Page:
SDN members see fewer ads and full resolution images. Join our non-profit community!

FM and dermatology

Discussion in 'Family Medicine' started by june015b, May 5, 2007.

  1. june015b

    june015b Member 7+ Year Member

    Feb 18, 2004
    As the medicare reimbursement for primary care physicians (GP) get smaller, most of GP's are forced to see more patients and work longer hours with smaller paychecks. This trend will eventually lead to a bigger shortage of GP/family physicians in U.S. healthcare system. I hear that there are a increasing number of family physicians who also practice lucrative derm and cosmetic procedures and do extremely well financially. Many of them are apparently learning these cosmetics (botox, laser, collagen) and derm procedures (like skin bx) from conferences and courses after graduation. Can FM residencies train their residents more in dermatology?
  2. SDN Members don't see this ad. About the ads.
  3. sophiejane

    sophiejane Exhausted Moderator Emeritus 7+ Year Member

    Sep 18, 2003
    Waco, TX
    There are a number of things that deserve comment in your post, particularly those pertaining to reimbursement and salary, but most have been discussed here before, I so I will restrain myself.

    Most residency programs allow 6-8 elective months in the 3 year residency. There is ample time there to explore whatever interests you in those months. It varies from program to program how much procedural experience you get, so be sure to ask about the specific procedures you are interested in when you interview.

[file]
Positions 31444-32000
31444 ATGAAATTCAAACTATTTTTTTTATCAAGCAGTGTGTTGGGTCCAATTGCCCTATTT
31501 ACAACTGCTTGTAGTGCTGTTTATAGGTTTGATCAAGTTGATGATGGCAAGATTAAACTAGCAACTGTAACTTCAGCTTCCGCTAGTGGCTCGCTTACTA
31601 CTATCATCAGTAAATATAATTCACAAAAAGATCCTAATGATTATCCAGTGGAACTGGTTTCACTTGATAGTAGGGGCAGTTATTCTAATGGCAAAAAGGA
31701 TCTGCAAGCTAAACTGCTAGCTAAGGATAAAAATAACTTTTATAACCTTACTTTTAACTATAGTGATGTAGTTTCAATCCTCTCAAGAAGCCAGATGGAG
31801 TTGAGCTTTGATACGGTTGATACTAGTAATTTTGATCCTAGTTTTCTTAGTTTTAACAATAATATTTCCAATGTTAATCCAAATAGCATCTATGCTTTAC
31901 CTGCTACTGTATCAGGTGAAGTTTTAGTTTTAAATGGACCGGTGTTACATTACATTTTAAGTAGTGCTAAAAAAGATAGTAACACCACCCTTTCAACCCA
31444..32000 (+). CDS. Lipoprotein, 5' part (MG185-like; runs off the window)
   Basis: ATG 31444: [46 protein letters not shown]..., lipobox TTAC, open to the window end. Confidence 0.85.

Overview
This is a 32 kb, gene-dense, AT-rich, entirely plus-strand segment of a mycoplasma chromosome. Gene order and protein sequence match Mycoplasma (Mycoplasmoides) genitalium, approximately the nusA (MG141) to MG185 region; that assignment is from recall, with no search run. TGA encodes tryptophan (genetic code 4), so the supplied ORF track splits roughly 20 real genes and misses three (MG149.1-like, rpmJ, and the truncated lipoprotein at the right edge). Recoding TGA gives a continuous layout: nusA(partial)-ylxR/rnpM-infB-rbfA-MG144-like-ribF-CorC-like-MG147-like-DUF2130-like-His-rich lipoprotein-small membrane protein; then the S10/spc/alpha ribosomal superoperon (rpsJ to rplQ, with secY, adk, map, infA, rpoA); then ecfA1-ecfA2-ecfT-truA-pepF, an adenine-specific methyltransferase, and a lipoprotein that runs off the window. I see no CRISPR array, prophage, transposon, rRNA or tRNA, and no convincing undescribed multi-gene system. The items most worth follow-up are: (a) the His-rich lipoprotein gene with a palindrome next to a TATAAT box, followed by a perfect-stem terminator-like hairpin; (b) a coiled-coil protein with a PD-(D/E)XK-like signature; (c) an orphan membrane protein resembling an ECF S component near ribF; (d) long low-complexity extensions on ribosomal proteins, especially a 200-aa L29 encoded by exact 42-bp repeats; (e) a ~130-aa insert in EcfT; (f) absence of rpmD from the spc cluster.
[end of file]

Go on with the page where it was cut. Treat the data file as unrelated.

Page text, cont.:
As you mentioned, the procedures that are the supposed money-makers can be learned without too much effort at weekend seminars after you graduate. I would be surprised if many programs would dedicate valuable residency time and resources to teaching residents how to inject collagen into peoples' lips and wrinkles.

    You may also be interested in "p4" programs--there are 20 or so of them across the country now. They integrate a 4th year into their program to allow residents more time to develop their skills in a chosen area.
  4. Blue Dog

    Blue Dog Fides et ratio. Physician Gold Donor SDN Advisor Classifieds Approved 10+ Year Member

    Jan 21, 2006
    Two points. First, that stuff bores the crap out of me. I didn't go to medical school so I could sit on a stool all day zapping pubic hair with a laser.

    Second, everyone and their brother is doing cosmetic dermatology these days. You don't even have to be a doctor. Cosmetic derm is becoming a competitive arena, more like day spas than medicine, and you'd better be prepared to market yourself and your practice if you want to be successful.

    Don't forget that one of the first things people will do to be more competitive is lower their prices. When that happens, you can kiss your massive profit margins goodbye.
  5. raidermedic

    raidermedic MS IV 5+ Year Member

    May 29, 2005
    From what I've been hearing Primary Care reimburstment is actually on the rise and specialties are in for a decline in the near future.
  6. Static Line

    Static Line America's Guard of Honor 5+ Year Member

    Dec 5, 2004
    Believe nothing you hear and half of what you see. Do what job you want to do because you like it. If you want to make real big money then invest what little money ALL doctors make into real estate or something else.

Share This Page